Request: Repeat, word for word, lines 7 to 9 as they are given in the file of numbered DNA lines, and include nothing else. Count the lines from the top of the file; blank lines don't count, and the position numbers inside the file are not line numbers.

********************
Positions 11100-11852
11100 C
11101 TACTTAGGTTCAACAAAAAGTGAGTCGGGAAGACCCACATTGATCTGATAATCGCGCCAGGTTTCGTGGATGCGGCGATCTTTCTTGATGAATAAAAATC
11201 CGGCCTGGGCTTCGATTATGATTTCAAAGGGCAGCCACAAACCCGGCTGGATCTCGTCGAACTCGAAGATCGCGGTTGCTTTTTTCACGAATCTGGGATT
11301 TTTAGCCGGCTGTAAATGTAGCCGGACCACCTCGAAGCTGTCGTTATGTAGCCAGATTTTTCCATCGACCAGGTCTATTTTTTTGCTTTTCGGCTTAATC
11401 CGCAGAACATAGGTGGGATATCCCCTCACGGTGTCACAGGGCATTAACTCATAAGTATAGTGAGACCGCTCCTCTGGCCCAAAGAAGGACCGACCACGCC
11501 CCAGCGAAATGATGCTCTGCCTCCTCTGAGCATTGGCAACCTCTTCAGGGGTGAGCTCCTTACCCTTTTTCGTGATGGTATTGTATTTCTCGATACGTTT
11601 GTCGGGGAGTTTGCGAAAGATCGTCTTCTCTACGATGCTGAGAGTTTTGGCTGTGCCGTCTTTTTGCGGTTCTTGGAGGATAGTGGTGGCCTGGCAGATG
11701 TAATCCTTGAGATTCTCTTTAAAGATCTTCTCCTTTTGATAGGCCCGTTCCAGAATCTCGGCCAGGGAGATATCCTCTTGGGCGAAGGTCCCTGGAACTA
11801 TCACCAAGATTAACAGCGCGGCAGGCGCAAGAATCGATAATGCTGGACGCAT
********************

11501 CCAGCGAAATGATGCTCTGCCTCCTCTGAGCATTGGCAACCTCTTCAGGGGTGAGCTCCTTACCCTTTTTCGTGATGGTATTGTATTTCTCGATACGTTT
11601 GTCGGGGAGTTTGCGAAAGATCGTCTTCTCTACGATGCTGAGAGTTTTGGCTGTGCCGTCTTTTTGCGGTTCTTGGAGGATAGTGGTGGCCTGGCAGATG
11701 TAATCCTTGAGATTCTCTTTAAAGATCTTCTCCTTTTGATAGGCCCGTTCCAGAATCTCGGCCAGGGAGATATCCTCTTGGGCGAAGGTCCCTGGAACTA